Nino Culotta is an Italian immigrant who arrived in Australia with the promise of a job as a journalist on his cousin's magazine, only to find that when he gets there the magazine's folded,... See full summary »
Joan Webster is an ambitious and stubborn middle-class English woman determined to move forward since her childhood. She meets her father in a fancy restaurant to tell him that she will ... See full summary »
Alexander Korda's bit for the British war effort shows the world both at peace and on the verge of Nazi domination. Spliced together to form a documentary style film of both newsreel and ... See full summary »
After opening a convent in the Himalayas, five nuns encounter conflict and tension - both with the natives and also within their own group - as they attempt to adapt to their remote, exotic surroundings.
Essentially a re-release of Michael Powell's 'The Edge of the World (1937)', but with color 'bookends' in which director and actors revisit the island of Foula forty years later and talk about their experiences.
David Barr is the manager and chief designer of a British shipyard (when we still built ships). The shipyard is in financial trouble but Barr has a design for a new ship that will save them... See full summary »
Nino Culotta is an Italian immigrant who arrived in Australia with the promise of a job as a journalist on his cousin's magazine, only to find that when he gets there the magazine's folded, the cousins done a runner & the money his cousin sent for the fare was borrowed from the daughter of the boss of a local construction firm. So Nino tries to get a job & finishes up ... laying bricks. Nino works hard & makes friends with lots of locals, Nino & Kay argue a lot, Nino & Kay fall in love ... Kay takes Nino to meet 'Daddy' but daddy hates journalists, immigrants and bricklayers (he's now BOSS of a construction firm). Nino starts to win him over with his charm & determination to marry Kay. Written by
Steve Crook <email@example.com>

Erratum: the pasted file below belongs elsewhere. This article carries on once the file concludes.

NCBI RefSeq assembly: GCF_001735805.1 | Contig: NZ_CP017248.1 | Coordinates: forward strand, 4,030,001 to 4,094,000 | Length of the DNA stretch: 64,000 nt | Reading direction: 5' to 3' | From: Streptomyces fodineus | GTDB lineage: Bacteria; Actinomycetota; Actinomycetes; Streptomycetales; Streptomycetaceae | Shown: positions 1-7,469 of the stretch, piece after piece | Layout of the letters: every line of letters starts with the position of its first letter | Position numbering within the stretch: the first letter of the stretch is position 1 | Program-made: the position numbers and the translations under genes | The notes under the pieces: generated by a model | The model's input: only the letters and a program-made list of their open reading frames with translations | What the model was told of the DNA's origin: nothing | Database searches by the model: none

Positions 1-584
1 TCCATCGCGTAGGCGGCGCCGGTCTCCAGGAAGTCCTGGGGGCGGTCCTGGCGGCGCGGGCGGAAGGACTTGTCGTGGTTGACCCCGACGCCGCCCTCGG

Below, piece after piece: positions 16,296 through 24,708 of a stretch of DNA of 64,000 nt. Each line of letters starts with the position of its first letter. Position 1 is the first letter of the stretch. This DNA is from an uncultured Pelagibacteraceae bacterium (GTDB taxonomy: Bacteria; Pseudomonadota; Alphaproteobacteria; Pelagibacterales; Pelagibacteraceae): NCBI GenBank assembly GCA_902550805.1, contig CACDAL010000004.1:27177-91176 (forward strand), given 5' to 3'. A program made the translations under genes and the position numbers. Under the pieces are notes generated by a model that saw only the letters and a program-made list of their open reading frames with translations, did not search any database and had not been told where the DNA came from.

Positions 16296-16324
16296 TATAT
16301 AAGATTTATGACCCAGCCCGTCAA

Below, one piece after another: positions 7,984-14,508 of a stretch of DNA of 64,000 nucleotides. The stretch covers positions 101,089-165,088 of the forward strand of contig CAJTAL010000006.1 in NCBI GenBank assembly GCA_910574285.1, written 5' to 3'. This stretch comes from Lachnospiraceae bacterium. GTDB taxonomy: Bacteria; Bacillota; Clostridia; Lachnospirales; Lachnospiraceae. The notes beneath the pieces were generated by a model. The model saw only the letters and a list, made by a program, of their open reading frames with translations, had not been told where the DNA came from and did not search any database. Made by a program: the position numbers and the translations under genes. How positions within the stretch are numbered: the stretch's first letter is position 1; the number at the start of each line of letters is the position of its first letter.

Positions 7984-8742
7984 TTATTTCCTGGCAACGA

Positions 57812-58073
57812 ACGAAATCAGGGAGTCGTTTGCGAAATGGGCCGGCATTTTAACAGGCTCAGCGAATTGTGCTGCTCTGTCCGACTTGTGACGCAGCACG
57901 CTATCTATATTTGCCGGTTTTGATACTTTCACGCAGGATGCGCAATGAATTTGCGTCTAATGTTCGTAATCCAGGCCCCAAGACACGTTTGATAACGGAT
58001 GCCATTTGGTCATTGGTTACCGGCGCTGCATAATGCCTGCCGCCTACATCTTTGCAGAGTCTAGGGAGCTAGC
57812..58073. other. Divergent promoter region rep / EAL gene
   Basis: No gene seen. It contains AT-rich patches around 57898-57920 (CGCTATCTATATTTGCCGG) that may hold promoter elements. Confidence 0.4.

Portrays a different Australia which has long gone
Must say that I really enjoyed "They're a Weird Mob".
In the 1970s the rise of Paul Hogan and the "Bazza" McKenzie movies spawned an extremely phony, grossly exaggerated and generally unfunny style of Australian TV and film comedy. It was unfunny because it was contrived. There's an enormous difference between genuine Australian humor and the deliberately manufactured "Ocker" nonsense which sadly continues to this day.
"Weird Mob" was a largely true and accurate portrayal of typical Australian attitudes, lifestyles and aspirations of the era . Looking at this film today, however, provides a stark reminder of just how much this country has changed over the past forty years. It's certainly no longer the sun drenched "workers paradise" where the áverage punter can live comfortably in a Sydney Harbourside home on a basic wage and buy a crayfish (lobster) for a couple of dollars on Saturday night. Those days and the abundance of opportunities which they offered are, sadly, long gone.
This movie was a celebration of Australian egalitarianism. It really was one big endless summer. No much wonder that nostalgia is such a major growth industry in these uncertain times.
Some will say that we all tend to look back through rose colored glasses and that we should ask ourselves 'Was it REALLY that good" ? Speaking as someone who was there at the time ...take it from me .. YES .. it was !
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